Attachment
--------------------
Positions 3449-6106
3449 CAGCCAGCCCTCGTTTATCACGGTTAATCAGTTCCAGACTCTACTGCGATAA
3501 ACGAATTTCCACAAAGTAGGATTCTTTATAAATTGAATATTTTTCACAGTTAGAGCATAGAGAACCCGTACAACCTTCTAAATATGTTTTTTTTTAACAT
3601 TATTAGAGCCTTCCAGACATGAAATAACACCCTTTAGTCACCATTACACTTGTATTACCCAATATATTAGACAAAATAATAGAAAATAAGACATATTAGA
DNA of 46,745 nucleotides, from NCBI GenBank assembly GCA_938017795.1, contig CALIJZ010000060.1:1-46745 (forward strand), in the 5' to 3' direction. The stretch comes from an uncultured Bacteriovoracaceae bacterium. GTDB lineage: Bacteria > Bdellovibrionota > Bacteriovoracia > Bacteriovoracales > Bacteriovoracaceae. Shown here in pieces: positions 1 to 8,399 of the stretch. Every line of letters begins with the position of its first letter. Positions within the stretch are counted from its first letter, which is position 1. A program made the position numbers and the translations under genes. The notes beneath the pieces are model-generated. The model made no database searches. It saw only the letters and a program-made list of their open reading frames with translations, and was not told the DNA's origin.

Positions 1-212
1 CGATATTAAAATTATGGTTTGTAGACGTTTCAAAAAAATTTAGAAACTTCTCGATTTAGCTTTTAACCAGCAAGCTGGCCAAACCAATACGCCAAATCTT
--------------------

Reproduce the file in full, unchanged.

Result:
Positions 3449-6106
3449 CAGCCAGCCCTCGTTTATCACGGTTAATCAGTTCCAGACTCTACTGCGATAA
3501 ACGAATTTCCACAAAGTAGGATTCTTTATAAATTGAATATTTTTCACAGTTAGAGCATAGAGAACCCGTACAACCTTCTAAATATGTTTTTTTTTAACAT
3601 TATTAGAGCCTTCCAGACATGAAATAACACCCTTTAGTCACCATTACACTTGTATTACCCAATATATTAGACAAAATAATAGAAAATAAGACATATTAGA
DNA of 46,745 nucleotides, from NCBI GenBank assembly GCA_938017795.1, contig CALIJZ010000060.1:1-46745 (forward strand), in the 5' to 3' direction. The stretch comes from an uncultured Bacteriovoracaceae bacterium. GTDB lineage: Bacteria > Bdellovibrionota > Bacteriovoracia > Bacteriovoracales > Bacteriovoracaceae. Shown here in pieces: positions 1 to 8,399 of the stretch. Every line of letters begins with the position of its first letter. Positions within the stretch are counted from its first letter, which is position 1. A program made the position numbers and the translations under genes. The notes beneath the pieces are model-generated. The model made no database searches. It saw only the letters and a program-made list of their open reading frames with translations, and was not told the DNA's origin.

Positions 1-212
1 CGATATTAAAATTATGGTTTGTAGACGTTTCAAAAAAATTTAGAAACTTCTCGATTTAGCTTTTAACCAGCAAGCTGGCCAAACCAATACGCCAAATCTT